Managing Risk

By Timothy Dyck  |  Posted 2003-06-16 Print this article Print

Network security stakes, complexities are rising.

Network securitys organizational profile has risen steadily in the past two years, and security concerns are now much more likely to be represented at a senior-management level. As a result, security is as much about technical defense mechanisms as it is about organizational risk management, policy creation, and effective organizational education and training.

"Were seeing shifts away from technology people to risk management individuals," said Jerry Brady, chief technology officer at managed security services company Guardent Inc., in Atlanta.

"For three to four years, people have been purchasing security products to solve their problems," said Brady. "For the most part, people have been implementing stopgap products to solve their security problems. Weve seen a renewed focus on regulatory needs or standard ways to address their problems. Security assessment is looking at what your risks are and then mapping out action plans to bring out better or more managed security procedures."

Also changing the landscape is the fact that the law has been inserting its long arm into corporate security policies as never before, making regulatory concerns a top priority for security staff. In the financial services and health care sectors, the Graham-Leach-Bliley Act and the Health Insurance Portability and Accountability Act, respectively, have mandated sweeping changes in how protected information is transmitted, accessed and secured.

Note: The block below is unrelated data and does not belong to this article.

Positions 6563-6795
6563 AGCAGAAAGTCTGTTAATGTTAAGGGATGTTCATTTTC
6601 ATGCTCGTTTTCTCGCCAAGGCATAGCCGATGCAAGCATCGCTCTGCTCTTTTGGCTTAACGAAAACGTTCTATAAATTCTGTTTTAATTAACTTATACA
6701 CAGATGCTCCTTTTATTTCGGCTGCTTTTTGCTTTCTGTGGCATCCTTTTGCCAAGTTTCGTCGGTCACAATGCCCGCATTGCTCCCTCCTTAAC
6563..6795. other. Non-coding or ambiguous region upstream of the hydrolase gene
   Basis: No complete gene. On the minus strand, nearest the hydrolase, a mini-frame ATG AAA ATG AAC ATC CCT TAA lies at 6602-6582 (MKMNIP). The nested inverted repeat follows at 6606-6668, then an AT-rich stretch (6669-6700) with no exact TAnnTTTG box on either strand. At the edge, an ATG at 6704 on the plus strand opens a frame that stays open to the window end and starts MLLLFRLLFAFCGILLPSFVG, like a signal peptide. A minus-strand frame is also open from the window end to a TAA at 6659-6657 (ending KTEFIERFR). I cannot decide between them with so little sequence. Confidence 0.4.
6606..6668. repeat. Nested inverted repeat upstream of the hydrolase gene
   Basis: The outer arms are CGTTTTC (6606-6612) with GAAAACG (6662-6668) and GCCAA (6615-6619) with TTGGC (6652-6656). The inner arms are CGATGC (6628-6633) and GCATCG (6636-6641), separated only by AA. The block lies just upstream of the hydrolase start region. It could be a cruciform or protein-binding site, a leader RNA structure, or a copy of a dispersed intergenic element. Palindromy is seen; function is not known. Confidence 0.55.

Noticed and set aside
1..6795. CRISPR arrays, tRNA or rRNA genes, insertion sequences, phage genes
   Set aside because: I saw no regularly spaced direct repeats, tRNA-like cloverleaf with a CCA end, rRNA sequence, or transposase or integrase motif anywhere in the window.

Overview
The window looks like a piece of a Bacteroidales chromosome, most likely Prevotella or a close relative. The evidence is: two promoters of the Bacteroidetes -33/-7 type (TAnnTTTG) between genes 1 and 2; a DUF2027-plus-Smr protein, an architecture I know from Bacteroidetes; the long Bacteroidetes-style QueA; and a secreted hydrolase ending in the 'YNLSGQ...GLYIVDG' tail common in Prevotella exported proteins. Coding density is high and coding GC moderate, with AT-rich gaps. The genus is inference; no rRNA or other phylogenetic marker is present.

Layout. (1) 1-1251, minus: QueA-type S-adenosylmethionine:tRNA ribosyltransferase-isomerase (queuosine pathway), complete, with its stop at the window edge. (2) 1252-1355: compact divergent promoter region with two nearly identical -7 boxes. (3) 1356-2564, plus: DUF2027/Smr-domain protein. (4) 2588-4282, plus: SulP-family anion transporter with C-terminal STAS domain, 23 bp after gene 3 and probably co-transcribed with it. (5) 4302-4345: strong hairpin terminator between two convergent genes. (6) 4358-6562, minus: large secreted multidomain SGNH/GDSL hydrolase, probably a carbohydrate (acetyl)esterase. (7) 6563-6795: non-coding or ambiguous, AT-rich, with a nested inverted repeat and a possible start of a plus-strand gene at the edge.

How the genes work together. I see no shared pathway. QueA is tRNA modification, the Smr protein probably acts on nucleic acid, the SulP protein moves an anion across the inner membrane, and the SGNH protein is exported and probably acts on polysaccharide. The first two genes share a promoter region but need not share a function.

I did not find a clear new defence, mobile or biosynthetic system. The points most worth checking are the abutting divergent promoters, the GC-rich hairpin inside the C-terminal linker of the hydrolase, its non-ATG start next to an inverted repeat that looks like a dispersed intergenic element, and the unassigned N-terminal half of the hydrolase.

Impending legislative requirements will do yet more to make network security concerns matters of interest to corporate boards and CEOs.

SB 1386, an amendment to the California Civil Code, was passed in September and goes into effect July 1. This sweeping measure will have nationwide impact because it applies to all organizations—public and private—that either conduct business in California or that own or license data that contains personal information about any California resident.

SB 1386 requires organizations to disclose to customers the compromise or even suspected compromise of information. This will allow customers to take steps to prevent possible identity theft. Disclosure is the right thing in any case, but the bill (and the threat of lawsuits against noncompliers) will propel security changes from the top down.

Encryption is one technology that will get a boost from SB 1386, since the law pertains only to unencrypted information. Many databases make field-level encryption easy to perform, with Oracle Corp.s Oracle database and IBMs DB2 standing out in this area. Using data encryption was always a good idea, but now its the smart thing to do legally as well.

Timothy Dyck is a Senior Analyst with eWEEK Labs. He has been testing and reviewing application server, database and middleware products and technologies for eWEEK since 1996. Prior to joining eWEEK, he worked at the LAN and WAN network operations center for a large telecommunications firm, in operating systems and development tools technical marketing for a large software company and in the IT department at a government agency. He has an honors bachelors degree of mathematics in computer science from the University of Waterloo in Waterloo, Ontario, Canada, and a masters of arts degree in journalism from the University of Western Ontario in London, Ontario, Canada.

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